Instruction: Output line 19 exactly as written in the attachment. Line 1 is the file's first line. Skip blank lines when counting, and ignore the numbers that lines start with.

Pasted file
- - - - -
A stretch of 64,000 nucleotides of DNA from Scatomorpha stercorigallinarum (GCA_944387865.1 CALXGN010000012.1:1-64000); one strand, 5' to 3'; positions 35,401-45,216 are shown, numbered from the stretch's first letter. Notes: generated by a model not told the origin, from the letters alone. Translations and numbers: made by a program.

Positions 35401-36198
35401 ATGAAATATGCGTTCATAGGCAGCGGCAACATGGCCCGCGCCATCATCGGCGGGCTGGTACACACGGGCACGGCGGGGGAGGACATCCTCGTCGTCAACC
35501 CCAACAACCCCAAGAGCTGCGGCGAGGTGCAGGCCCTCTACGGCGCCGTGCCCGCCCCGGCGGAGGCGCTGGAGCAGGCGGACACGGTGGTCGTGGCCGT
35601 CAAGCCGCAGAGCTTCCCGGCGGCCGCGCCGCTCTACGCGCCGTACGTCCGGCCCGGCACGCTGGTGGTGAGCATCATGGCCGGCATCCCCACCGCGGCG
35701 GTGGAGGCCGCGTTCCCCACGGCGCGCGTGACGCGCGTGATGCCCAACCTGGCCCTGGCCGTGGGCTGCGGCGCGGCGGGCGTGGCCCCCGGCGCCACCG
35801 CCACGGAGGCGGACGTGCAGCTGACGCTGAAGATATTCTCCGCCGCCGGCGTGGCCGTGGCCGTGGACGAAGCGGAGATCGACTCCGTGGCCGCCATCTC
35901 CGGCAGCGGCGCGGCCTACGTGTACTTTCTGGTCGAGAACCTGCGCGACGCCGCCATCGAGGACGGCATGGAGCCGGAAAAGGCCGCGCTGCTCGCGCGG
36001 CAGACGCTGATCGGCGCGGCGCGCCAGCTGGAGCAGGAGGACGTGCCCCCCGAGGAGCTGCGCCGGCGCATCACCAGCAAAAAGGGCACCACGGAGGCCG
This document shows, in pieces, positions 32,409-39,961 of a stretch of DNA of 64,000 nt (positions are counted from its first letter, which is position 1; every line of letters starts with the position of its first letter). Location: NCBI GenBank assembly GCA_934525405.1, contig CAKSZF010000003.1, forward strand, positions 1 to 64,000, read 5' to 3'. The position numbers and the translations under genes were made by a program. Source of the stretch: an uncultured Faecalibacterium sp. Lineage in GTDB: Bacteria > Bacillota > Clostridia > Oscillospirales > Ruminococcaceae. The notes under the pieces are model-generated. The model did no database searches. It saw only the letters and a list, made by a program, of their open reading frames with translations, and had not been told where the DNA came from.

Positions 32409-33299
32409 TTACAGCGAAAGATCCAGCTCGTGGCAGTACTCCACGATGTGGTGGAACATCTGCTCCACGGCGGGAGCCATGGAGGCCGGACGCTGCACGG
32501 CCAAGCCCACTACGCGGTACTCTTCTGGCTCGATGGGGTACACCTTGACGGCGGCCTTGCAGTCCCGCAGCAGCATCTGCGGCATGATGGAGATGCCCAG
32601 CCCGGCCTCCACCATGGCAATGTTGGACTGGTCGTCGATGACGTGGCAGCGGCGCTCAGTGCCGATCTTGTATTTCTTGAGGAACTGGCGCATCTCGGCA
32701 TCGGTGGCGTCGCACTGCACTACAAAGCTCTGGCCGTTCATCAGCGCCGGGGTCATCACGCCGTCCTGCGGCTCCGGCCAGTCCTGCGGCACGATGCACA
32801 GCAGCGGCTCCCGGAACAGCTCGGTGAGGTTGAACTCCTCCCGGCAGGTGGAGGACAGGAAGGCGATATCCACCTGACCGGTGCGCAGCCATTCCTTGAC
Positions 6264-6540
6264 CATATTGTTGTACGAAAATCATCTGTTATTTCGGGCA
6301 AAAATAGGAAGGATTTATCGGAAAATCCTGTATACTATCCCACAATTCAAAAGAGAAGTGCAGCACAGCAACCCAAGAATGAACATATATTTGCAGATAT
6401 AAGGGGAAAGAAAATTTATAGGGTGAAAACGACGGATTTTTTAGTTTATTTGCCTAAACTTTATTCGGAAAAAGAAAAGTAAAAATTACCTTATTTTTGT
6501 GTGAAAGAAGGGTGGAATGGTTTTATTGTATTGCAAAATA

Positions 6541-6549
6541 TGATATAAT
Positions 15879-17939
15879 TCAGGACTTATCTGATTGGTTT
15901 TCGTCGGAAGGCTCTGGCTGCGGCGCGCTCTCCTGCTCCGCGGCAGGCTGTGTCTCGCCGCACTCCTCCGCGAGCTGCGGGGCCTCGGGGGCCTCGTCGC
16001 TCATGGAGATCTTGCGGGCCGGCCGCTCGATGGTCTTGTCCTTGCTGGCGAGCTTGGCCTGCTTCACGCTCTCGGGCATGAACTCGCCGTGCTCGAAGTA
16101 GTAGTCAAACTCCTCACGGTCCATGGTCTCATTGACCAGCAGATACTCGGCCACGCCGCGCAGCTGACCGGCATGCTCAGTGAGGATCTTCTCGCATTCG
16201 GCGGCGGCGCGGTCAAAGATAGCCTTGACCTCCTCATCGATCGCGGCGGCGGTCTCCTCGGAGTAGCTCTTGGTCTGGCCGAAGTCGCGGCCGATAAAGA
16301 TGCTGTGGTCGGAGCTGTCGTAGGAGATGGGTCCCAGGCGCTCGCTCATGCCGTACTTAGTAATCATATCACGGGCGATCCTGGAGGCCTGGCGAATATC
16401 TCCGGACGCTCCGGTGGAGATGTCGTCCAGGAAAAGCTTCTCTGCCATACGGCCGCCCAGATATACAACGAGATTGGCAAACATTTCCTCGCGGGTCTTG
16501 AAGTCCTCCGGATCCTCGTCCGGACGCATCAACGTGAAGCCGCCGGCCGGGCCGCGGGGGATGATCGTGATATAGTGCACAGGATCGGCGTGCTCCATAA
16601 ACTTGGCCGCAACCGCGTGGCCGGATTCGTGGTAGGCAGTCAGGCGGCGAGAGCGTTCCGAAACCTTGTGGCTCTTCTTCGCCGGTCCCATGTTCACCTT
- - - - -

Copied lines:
6301 AAAATAGGAAGGATTTATCGGAAAATCCTGTATACTATCCCACAATTCAAAAGAGAAGTGCAGCACAGCAACCCAAGAATGAACATATATTTGCAGATAT